take a dim view (of someone or something)

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take a dim view (of someone or something)

To view (something) unfavorably; to disapprove (of something). I'm afraid the administration is taking a dim view of that legislation, so it will most likely get vetoed. Even though you might think it's a minor offense, the authorities still take a dim view. So far the boss has taken a dim view of the new intern.
See also: dim, someone, take, view

take a dim view of someone or something

to disapprove of someone or something. Of all the boys, the teacher likes Dave the least. She takes a dim view of him. I take a dim view of that law.
See also: dim, of, take, view

take a dim view of

Regard disapprovingly, as in I take a dim view of meeting every single week. This idiom, which uses dim in the sense of "unfavorable," was first recorded in 1947
See also: dim, of, take, view

take a dim view of something

BRITISH, AMERICAN or

take a poor view of something

BRITISH
COMMON If you take a dim view of something or take a poor view of it, you disapprove of it. The French take a dim view of anyone who only has a snack at lunchtime. Fellow critics took a poor view of a critic who reviewed Paramount films and accepted a fee from the studio.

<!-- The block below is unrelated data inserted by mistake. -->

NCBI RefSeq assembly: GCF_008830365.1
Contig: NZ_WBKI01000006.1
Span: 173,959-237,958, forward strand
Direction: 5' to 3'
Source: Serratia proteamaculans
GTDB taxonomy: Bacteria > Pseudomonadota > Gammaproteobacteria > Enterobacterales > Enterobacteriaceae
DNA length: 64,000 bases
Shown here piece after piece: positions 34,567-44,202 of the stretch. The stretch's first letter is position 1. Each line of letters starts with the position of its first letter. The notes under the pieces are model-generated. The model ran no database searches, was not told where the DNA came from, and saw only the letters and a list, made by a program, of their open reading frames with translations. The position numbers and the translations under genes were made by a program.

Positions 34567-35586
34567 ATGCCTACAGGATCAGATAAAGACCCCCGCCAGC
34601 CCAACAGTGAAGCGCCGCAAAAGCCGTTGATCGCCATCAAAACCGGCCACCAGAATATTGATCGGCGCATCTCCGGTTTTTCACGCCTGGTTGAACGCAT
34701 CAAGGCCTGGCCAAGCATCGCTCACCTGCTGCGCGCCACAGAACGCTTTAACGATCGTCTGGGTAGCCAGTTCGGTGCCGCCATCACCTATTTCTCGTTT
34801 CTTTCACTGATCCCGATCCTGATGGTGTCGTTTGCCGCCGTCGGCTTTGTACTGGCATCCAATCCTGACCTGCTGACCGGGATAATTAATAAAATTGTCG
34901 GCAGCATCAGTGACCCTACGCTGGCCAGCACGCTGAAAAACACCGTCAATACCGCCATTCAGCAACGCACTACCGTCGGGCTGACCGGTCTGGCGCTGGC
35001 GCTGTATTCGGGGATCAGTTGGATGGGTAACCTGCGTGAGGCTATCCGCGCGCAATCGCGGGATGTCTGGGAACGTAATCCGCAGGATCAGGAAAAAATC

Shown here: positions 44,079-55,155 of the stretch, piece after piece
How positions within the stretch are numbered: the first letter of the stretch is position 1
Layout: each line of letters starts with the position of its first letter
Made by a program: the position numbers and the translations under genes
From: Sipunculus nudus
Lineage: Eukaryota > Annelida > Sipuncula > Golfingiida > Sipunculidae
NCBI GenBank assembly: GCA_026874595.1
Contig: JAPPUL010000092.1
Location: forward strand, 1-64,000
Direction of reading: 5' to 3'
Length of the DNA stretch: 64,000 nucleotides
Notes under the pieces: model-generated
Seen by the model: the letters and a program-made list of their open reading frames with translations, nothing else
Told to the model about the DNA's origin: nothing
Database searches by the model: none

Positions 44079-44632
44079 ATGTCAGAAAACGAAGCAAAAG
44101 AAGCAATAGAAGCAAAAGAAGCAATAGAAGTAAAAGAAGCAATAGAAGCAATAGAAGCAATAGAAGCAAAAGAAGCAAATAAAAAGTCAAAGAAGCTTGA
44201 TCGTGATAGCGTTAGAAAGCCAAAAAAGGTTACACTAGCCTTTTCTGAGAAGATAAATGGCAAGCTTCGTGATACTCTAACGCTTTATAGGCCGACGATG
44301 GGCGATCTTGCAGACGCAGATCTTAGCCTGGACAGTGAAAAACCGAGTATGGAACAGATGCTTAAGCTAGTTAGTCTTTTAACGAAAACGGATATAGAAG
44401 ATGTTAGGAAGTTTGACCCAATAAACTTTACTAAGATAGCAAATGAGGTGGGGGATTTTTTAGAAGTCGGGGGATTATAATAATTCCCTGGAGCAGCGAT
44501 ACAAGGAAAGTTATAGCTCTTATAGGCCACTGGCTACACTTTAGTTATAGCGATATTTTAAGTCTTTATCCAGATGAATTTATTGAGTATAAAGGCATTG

See also: dim, of, something, take, view

take a dim (or poor) view of

regard someone or something with disapproval.
1996 C. J. Stone Fierce Dancing He says that…the Home Office…take a dim view of lifers talking to the press.
See also: dim, of, take, view

take a dim/poor ˈview of somebody/something

disagree with or dislike somebody/something: Farmers tend to take a dim view of the public walking over their land.The judge said he took a very poor view of their behaviour.
References in periodicals archive ?
In short, the IRS takes a dim view of partnerships solely as a means to minimize estate taxes.
The adjectives warn us that Kirkendale takes a dim view of earlier and current research in the field; almost every scholar who has worked in any depth on the subject is criticized, sometimes harshly, for lack of rigor, with contributors to the New Grove Dictionary of Music and Musicians (1980) hit particularly hard.
The program itself has considerable deficiencies, and the government takes a dim view of intentional welfare planning.